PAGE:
- Server1 IP: 10.1.1.1
- Server2 IP: 10.1.1.2
- We will completely replicate all databases
- Servers are not in production yet. If they are – be careful when rsyncing data
- This setup can be used in HA environments, provided that only one of the servers is used for writes (INSERTs, UPDATEs, DELETEs) at a given moment
- In case one of the servers crashes, and data corruption occurs (by corrupting binlogs or innodb data files), there is the possibility that replication will fail and data will have to be re-synchronized from the known good server to the other one
Run (on 1st server, replace “password” with actual password):
GRANT REPLICATION SLAVE ON *.* TO 'repl'@'10.1.1.%' IDENTIFIED BY 'password';
Stop mysql on both servers, rsync the mysql datadir from 1st to 2nd server, delete any existing binlogs or relay logs.
The global my.cnf should be quite similar on both servers (including any parameters used for tuning, like max_heap_table_size, etc), apart from the replication-related settings (very important: sync_binlog, and auto_increment_*, which ensure fail-safe replication):
server-id = 1 master-host = 10.1.1.2 master-user = repl master-password = password sync_binlog=1 auto_increment_increment=2 auto_increment_offset=1 #adjusted due to mysql 5.x placing relay logs in wrong directory relay-log=/var/lib/mysql/slave-relay.log relay-log-index=/var/lib/mysql/slave-relay-log.index relay-log-info-file=/var/lib/mysql/slave-relay.info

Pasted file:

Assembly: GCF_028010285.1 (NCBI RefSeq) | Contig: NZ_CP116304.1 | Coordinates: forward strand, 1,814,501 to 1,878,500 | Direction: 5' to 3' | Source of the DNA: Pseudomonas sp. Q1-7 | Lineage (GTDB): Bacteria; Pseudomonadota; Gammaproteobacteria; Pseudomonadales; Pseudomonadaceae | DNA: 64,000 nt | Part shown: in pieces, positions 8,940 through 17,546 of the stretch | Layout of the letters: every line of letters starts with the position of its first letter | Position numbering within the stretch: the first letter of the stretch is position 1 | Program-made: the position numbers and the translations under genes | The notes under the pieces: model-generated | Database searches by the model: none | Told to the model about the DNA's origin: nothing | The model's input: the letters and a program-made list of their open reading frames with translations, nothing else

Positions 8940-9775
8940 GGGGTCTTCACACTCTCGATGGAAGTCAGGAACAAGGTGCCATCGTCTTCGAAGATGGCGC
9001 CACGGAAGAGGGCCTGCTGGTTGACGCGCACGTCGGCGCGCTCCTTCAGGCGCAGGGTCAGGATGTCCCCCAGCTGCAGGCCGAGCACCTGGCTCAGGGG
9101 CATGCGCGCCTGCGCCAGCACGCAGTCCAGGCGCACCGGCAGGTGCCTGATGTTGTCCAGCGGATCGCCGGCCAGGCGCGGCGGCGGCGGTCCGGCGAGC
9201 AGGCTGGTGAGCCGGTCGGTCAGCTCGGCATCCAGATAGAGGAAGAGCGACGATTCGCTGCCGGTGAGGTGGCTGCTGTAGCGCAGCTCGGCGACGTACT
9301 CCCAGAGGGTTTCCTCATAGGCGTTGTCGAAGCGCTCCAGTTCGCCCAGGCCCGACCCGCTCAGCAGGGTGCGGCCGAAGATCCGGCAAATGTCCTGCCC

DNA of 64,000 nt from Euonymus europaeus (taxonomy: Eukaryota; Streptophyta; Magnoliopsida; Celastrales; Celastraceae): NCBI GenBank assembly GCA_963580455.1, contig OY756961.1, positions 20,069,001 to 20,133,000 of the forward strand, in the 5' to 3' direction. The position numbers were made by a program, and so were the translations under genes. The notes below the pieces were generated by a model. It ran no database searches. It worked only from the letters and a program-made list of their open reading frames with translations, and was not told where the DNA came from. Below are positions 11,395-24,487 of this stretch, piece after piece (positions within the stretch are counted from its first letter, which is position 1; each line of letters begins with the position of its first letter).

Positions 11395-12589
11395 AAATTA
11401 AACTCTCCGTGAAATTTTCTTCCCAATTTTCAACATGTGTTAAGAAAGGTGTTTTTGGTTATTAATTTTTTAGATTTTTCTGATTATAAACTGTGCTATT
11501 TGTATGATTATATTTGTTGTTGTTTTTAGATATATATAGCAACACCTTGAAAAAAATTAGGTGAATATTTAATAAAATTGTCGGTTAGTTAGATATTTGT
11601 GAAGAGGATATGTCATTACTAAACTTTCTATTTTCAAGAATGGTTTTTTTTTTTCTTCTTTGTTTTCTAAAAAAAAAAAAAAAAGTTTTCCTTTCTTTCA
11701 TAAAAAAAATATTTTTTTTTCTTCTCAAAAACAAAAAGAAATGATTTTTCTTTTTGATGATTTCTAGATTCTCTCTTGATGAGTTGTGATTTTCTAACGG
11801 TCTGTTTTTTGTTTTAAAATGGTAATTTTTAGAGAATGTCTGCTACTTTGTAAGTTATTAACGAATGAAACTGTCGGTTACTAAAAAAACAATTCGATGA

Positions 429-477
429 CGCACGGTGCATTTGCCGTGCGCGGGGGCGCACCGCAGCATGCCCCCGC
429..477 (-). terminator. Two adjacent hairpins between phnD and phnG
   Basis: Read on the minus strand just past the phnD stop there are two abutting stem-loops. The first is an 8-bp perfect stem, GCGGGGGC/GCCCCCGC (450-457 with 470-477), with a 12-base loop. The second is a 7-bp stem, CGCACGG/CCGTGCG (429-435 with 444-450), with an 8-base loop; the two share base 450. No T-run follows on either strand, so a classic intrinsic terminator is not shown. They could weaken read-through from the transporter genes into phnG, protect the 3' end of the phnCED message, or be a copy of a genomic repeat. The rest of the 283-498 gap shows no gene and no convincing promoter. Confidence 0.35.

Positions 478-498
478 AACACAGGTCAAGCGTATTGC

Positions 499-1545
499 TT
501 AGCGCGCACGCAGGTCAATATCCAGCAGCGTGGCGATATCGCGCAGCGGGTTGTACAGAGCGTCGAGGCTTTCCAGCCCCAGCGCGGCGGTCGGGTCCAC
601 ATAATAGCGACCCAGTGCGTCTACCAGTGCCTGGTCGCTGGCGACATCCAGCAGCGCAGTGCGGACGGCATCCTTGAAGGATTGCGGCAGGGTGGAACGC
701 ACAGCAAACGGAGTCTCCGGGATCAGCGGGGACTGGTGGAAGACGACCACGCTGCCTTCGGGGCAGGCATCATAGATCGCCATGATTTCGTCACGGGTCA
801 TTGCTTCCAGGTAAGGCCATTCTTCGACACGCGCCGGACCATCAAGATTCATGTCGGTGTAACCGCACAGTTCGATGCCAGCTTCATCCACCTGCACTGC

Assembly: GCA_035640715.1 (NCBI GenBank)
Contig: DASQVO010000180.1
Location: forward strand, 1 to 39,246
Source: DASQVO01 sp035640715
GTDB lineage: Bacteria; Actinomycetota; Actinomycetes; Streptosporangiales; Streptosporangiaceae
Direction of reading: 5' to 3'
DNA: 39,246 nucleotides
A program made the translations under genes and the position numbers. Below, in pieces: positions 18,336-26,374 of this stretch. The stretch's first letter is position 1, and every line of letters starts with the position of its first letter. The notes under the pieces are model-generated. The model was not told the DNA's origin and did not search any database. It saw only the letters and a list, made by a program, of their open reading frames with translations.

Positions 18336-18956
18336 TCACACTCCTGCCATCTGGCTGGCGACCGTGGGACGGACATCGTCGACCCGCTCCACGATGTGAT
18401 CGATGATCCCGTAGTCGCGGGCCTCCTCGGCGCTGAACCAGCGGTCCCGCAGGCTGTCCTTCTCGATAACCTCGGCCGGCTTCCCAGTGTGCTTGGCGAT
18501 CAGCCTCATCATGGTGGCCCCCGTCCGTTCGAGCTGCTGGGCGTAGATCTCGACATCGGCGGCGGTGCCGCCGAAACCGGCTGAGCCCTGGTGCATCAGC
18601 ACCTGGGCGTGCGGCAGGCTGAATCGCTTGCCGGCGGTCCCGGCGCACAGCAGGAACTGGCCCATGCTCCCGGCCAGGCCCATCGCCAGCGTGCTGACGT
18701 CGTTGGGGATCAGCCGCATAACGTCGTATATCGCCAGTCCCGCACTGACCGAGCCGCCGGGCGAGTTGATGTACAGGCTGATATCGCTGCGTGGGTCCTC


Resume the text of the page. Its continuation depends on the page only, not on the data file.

server-id = 2 master-host = 10.1.1.1 master-user = repl master-password = password sync_binlog=1 auto_increment_increment=2 auto_increment_offset=2 #adjusted due to mysql 5.x placing relay logs in wrong directory relay-log=/var/lib/mysql/slave-relay.log relay-log-index=/var/lib/mysql/slave-relay-log.index relay-log-info-file=/var/lib/mysql/slave-relay.info
Start mysql on both servers, run:
SHOW MASTER STATUS; SHOW SLAVE STATUS \G
on both servers to check the status.
In order to achieve a HA solution, we can setup heartbeat on both servers, similar to the setup in Service high-availability using open-source tools
We can use mon or monit to detect mysql failures.
In case we are using monit, following configuration can be used:
check process mysqld with pidfile /var/run/mysql/mysql.pid if failed host 127.0.0.1 port 3306 protocol mysql then exec "/etc/monit-scripts/stop-heartbeat.sh"
/etc/monit-scripts/stop-heartbeat.sh itself should contain:
#!/bin/bash /etc/init.d/mysql stop /usr/lib64/heartbeat/hb_standby local
sync_binlog=1 indicated above will add a performance loss, since every query / transaction has to be logged immediately to the binlog. It can be safely disabled, but in case of hardware failures on one of the MySQL servers, there’s no guarantee that after it comes back up, replication will be intact.